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“The Five Minute Journal”

Grappling with journaling and falling into a rhythm.


By Natalie Hickey 


black and white drawing of watch, breakfast, journal, desk, and woods
Graphic By: Alicia Chiang

Since my childhood, I’ve been enamored with the concept of journaling. Whether observing a TV character confide in their journal, witnessing a friend organize a notebook full of their favorite memories, or noting how Carrie Bradshaw used writing as her personal outlet, I’ve always dreamt of keeping a journal of my own.


Yet, with all of this being said… I’ve always struggled to stick to journaling. This struggle is reflected in the long list of journals I have accumulated, started, and abandoned. I have unintentionally created what could be a small library’s worth of neglected journals. No matter how small or insignificant the excuse may have been, I continuously found a way to slip out of my commitment to my journaling efforts. 


Fortunately, around 2020, this started to change. Blame it on a sporadic burst of motivation or the extra time on my hands during COVID, but I ordered a journal I had seen recommended in a YouTube video – “The Five Minute Journal.”  


Of course, the name is what initially caught my attention, but once I read the author’s foreword, I knew I had found the journal for me. Co-founded by UJ Ramdas and Alex Ikonn, the book’s introduction explains how to use the journal and exactly why the journal works, as backed by science. This explanation grabbed my attention; “The Five Minute Journal” is not just a journal but a thoughtfully designed notebook with the intent to benefit the user’s life. This was certainly not just another blank notebook I could throw into my accumulation of discarded journaling attempts.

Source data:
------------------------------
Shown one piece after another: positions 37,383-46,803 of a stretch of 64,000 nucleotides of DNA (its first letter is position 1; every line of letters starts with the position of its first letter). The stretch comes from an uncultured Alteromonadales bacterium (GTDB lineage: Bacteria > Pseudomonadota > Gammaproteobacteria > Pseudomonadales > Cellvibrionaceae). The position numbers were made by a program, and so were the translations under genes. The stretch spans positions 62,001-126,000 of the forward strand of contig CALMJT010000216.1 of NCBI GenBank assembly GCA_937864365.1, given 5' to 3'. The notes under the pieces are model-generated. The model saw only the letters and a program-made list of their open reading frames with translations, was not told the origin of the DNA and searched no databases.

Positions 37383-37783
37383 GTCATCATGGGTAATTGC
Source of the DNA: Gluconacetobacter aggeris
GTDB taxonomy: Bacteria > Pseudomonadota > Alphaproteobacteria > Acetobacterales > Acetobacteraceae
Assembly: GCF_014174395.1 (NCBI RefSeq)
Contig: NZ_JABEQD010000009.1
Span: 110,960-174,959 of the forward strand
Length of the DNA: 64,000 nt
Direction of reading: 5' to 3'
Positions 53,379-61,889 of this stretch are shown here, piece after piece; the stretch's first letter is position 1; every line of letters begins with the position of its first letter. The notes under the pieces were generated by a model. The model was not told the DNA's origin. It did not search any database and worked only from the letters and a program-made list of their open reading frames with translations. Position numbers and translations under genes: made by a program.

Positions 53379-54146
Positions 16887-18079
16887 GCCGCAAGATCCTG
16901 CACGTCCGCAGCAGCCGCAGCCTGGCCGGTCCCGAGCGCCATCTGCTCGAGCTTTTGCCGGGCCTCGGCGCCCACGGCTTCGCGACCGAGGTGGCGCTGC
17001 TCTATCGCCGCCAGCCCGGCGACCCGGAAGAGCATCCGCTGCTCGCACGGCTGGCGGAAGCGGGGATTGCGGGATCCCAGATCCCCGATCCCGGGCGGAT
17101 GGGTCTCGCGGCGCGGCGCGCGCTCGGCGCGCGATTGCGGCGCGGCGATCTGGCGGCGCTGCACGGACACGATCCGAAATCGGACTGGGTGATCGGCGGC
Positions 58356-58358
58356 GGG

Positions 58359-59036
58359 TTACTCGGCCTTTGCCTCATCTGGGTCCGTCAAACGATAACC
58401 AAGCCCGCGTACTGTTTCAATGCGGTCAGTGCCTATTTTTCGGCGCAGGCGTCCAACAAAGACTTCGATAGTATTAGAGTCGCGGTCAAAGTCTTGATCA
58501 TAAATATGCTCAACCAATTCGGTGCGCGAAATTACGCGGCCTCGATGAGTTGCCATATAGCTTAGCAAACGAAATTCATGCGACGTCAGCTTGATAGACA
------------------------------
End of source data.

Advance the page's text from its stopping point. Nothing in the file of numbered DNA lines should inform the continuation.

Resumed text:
Without over-explaining or spoiling the whole process, the journal is broken into two sections – a few questions for the morning and a few for the evening. The whole purpose of the journal is to increase your gratitude and positivity, even on the busiest days. Some examples of questions are “What are you grateful for,” and “Highlights of the day.” These quick questions allow for attainable and realistic mindfulness, highlighting the positive effects journaling can have on your daily mental health. 


Despite all odds, I am able to stick to this journal! Every morning, I wake up and fill out my questions, starting my morning with gratitude and positivity. Every evening, I get ready for bed by thinking about the highlights of my day (no matter how mundane). I can confidently say that this journal has positively impacted my day-to-day routine and mentality on life. 


If you are like me and have trouble sticking to your journal entries, I highly recommend this journal – whether journaling is something you have previously considered or not. Even if you already manage to journal successfully, I still highly encourage you to start “The Five Minute Journal,” as it is relatively easy to start and can be a quick and easy addition to your pre-existing routine! 


For more information, check out the Intelligent Change website! https://www.intelligentchange.com/pages/our-story 

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